This project aims to exploit the peculiar way in which ice flows to provide new constraints on the retreat of the grounding line – the line that separates grounded ice from floating ice in marine ice sheets – over the last few thousand years through the area currently occupied by the Ronne Ice Shelf in West Antarctica (Figure 1). This region currently drains 22% of the Antarctic ice sheet and has undergone large-scale sustained retreat since the Last Glacial Maximum. It is important to constrain and understand this deglaciation if we are to predict the future of the ongoing retreat in other parts of the West Antarctic Ice Sheet and its future contribution to sea level rise.
We are using a novel method to date grounding-line retreat that utilises glaciological measurements of the time of the last disturbance of ice rises – regions of slow-moving grounded ice, adjacent to fast-moving floating ice – as the grounding line retreated past them. During two field seasons (Figure 1) we used a unique BAS ice-penetrating radar to measure the internal deformation of these ice rises in unprecedented detail. We are now combining these data with radar observations of structures that form within the ice rises due to the peculiar way in which ice deforms in these locations. This will allow us to constrain when these features formed and when the grounding line retreated past them.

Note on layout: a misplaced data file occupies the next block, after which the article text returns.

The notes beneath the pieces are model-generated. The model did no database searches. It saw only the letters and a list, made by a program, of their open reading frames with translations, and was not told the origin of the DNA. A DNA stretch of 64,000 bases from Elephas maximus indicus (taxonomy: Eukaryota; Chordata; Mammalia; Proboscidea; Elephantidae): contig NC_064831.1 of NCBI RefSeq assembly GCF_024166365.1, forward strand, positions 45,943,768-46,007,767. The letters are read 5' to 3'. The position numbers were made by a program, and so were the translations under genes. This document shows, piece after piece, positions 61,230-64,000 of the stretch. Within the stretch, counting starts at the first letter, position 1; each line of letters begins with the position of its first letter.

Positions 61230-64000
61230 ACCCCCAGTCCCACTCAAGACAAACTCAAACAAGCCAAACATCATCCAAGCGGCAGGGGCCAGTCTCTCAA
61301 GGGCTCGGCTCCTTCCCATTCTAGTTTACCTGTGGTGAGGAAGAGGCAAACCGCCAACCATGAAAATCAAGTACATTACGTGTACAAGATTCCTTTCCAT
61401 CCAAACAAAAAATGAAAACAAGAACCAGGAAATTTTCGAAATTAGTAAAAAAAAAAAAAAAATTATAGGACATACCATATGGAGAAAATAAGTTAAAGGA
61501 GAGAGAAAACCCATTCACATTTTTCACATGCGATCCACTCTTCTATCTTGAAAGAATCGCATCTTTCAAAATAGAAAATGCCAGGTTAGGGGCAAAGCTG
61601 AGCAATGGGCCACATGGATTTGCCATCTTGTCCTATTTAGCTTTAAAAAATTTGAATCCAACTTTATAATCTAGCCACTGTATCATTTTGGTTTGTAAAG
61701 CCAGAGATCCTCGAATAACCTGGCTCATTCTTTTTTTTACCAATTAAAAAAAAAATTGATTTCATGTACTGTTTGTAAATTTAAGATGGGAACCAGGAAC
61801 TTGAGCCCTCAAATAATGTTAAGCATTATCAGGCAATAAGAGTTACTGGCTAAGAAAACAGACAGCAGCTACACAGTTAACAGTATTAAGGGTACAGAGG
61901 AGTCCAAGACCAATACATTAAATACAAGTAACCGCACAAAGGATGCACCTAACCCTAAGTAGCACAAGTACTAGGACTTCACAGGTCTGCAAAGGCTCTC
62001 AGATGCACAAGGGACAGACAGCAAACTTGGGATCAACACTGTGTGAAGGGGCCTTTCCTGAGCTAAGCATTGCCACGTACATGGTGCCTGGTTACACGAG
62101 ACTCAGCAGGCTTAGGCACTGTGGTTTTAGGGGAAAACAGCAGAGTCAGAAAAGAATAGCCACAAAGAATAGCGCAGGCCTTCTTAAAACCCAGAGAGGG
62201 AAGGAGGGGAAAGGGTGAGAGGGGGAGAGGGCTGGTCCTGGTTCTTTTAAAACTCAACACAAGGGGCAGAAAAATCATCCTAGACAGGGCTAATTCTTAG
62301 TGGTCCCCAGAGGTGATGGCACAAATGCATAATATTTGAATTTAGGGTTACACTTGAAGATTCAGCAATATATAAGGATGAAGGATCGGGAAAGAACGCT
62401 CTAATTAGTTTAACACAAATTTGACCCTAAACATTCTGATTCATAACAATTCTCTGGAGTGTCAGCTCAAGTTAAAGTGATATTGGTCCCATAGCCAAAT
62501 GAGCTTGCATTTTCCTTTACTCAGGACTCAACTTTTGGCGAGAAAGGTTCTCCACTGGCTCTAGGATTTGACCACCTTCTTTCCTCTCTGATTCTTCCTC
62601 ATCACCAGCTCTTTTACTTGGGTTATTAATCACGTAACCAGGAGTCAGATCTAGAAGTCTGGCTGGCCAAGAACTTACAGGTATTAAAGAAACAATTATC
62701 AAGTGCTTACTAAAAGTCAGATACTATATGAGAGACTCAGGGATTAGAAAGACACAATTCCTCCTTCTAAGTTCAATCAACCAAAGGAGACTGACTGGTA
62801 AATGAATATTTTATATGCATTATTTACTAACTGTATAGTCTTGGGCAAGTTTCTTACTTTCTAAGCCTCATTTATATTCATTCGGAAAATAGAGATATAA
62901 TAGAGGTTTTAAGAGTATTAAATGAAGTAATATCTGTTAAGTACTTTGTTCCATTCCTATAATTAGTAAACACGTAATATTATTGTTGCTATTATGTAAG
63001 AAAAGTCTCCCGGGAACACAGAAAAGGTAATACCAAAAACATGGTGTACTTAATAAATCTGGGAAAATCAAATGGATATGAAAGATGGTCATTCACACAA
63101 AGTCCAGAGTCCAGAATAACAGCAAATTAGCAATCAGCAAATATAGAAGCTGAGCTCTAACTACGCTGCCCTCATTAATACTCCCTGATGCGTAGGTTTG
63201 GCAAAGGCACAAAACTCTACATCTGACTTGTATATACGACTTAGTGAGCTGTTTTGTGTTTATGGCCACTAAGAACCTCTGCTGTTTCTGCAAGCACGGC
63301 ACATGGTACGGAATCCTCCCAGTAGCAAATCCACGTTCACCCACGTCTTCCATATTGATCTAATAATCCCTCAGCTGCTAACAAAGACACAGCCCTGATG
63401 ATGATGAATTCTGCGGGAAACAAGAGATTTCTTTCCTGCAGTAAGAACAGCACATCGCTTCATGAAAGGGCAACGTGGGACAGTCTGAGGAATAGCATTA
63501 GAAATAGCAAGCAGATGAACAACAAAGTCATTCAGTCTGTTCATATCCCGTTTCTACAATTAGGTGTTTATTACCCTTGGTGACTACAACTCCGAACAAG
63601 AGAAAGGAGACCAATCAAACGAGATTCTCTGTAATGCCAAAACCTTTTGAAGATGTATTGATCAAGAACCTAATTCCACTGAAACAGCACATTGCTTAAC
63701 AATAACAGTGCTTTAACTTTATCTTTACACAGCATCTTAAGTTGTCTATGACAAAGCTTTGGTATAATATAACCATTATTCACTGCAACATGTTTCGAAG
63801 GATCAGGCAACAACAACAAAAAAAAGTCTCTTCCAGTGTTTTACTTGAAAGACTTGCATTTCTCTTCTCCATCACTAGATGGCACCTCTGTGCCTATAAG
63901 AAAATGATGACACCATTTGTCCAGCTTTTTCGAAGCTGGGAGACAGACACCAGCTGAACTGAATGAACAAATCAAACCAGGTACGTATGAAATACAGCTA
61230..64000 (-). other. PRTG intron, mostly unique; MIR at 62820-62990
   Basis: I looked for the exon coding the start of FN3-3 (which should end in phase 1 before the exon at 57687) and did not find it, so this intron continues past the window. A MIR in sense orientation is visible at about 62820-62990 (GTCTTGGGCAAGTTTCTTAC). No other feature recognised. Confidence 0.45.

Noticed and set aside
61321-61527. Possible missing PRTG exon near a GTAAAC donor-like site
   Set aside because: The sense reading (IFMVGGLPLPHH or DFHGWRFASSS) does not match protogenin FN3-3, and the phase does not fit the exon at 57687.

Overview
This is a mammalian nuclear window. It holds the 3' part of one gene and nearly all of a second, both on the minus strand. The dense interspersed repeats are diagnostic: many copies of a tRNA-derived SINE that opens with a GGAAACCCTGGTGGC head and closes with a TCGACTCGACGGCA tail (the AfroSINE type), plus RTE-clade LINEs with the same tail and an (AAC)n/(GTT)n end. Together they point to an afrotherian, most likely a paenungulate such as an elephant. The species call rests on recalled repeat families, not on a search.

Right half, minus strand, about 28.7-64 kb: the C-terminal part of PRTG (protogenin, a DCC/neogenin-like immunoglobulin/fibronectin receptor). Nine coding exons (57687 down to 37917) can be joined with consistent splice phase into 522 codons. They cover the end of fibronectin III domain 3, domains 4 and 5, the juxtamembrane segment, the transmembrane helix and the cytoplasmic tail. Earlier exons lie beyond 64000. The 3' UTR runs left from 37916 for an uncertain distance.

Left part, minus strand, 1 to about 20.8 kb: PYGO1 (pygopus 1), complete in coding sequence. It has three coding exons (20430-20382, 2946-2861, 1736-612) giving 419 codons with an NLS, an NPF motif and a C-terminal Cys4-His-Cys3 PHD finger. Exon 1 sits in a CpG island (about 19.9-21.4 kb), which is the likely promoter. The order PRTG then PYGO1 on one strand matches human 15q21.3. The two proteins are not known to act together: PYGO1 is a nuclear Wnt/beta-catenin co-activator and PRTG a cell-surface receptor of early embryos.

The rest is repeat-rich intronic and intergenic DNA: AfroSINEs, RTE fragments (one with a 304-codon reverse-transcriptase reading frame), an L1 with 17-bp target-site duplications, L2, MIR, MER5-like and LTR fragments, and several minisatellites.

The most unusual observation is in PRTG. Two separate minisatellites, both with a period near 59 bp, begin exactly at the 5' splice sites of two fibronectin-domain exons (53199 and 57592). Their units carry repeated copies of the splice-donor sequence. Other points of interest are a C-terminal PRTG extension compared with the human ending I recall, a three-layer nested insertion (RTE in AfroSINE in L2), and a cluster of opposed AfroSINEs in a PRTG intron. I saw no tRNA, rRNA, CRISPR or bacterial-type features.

These data will be integrated with recently obtained geological and glaciological data to constrain new models that will explore the mechanisms, style and timing of grounding line retreat in the SW Ronne Ice-shelf area. Data collected as part of this project will also be used to obtain a better understand how ice flows in general using state-of-the-art inverse techniques to measure important but poorly-constrained flow properties of ice.